Once upon a time, I could work with all types of technology, both old and new. I had a Sony Walkman, but I also knew how to thread the seemingly ancient reel-to-reel tape player in the college radio studio. In 1986, we did the layout for our college’s literary magazine on an Apple Macintosh, and I knew I had glimpsed the future. I remember the Internet before there was a World Wide Web, back when it was all text.
But somewhere along the way, technology has gotten out ahead of me, and in most cases, I’ve just let most technological developments leave me behind. In many cases, it pays not to be an early adapter. It’s better to let the developers work out all the bugs and kinks before I invest.
However, I often find myself overwhelmed by all the choices once we know that a particular technology is here to stay. Lately, it’s become clear to me that I need to pay more attention to the recent advances in recording technology.
I’ve only recently learned how to make recordings using the microphone and software included with my laptop. It’s easy enough, but I’m not happy with the way that the recordings sound. I wonder if there’s some technique that I’m missing, some way of talking into or at the laptop that would make my voice sound less tinny.
Here’s what I really want to know: at what point do I know for sure that I need to buy better technology?
If I just need to record a poem here and there for online journals that offer readers a chance to hear the poem, then maybe my laptop is fine. But then I wonder if having the better options in technology might open up new doors for me?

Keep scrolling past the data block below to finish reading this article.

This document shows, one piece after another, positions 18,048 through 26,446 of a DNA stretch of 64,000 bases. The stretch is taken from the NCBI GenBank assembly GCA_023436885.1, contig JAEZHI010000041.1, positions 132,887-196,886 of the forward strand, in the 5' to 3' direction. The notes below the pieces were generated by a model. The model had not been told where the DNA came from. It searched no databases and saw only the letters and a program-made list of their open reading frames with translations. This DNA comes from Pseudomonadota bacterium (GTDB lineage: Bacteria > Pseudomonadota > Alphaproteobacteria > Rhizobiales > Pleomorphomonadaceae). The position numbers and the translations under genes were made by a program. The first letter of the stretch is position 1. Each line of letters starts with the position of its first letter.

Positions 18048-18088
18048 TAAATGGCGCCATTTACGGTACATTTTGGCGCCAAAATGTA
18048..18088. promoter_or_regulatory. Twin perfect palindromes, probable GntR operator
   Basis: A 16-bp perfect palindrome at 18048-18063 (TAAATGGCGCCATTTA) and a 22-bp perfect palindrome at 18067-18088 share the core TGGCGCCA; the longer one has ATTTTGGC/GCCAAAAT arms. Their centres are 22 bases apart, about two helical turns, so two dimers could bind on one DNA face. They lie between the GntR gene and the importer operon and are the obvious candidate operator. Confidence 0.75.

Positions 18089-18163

For example, would I play more with podcasts if I had better ways to make recordings? I used to work in college radio, and I miss it. I’m an NPR junkie from way back, and I imagine that creating a podcast series would help me feel like I’m working in a meaningful medium, a medium that until recently I thought was lost to me, once I graduated.
If I decide I need to invest in better technology, then I have another set of questions: what do I need to buy? Should I invest in top-of-the-line technology or do I just need whatever would be the cut above the basic equipment that comes with my computer?
And then, there’s a round of software questions. I know that software exists that will let me manipulate the recordings that I make. I can access some versions of this software free, from my school. But the last time I tried to do this, in 2006 or so, I found the software overwhelming. Do I really need to learn a new computer program? Or will most people be listening through inferior devices anyway, so it won’t be worth it to manufacture supreme sound quality?
I know I’m not the first person who has wrestled with these questions, but here, too, technology seems to be an equal mix of blessing and curse. There are lots of answers out there in the Internet realms. Who to trust? Globalization complicates the matter even further, because we now have many more choices than we once did, and many of them are affordable.
So, if you’re a poet who has wandered into the realms of audio production, and if you have some insights, it would be great to hear from you. What technology advice would you give to someone who’s not a complete novice, but nowhere near an expert?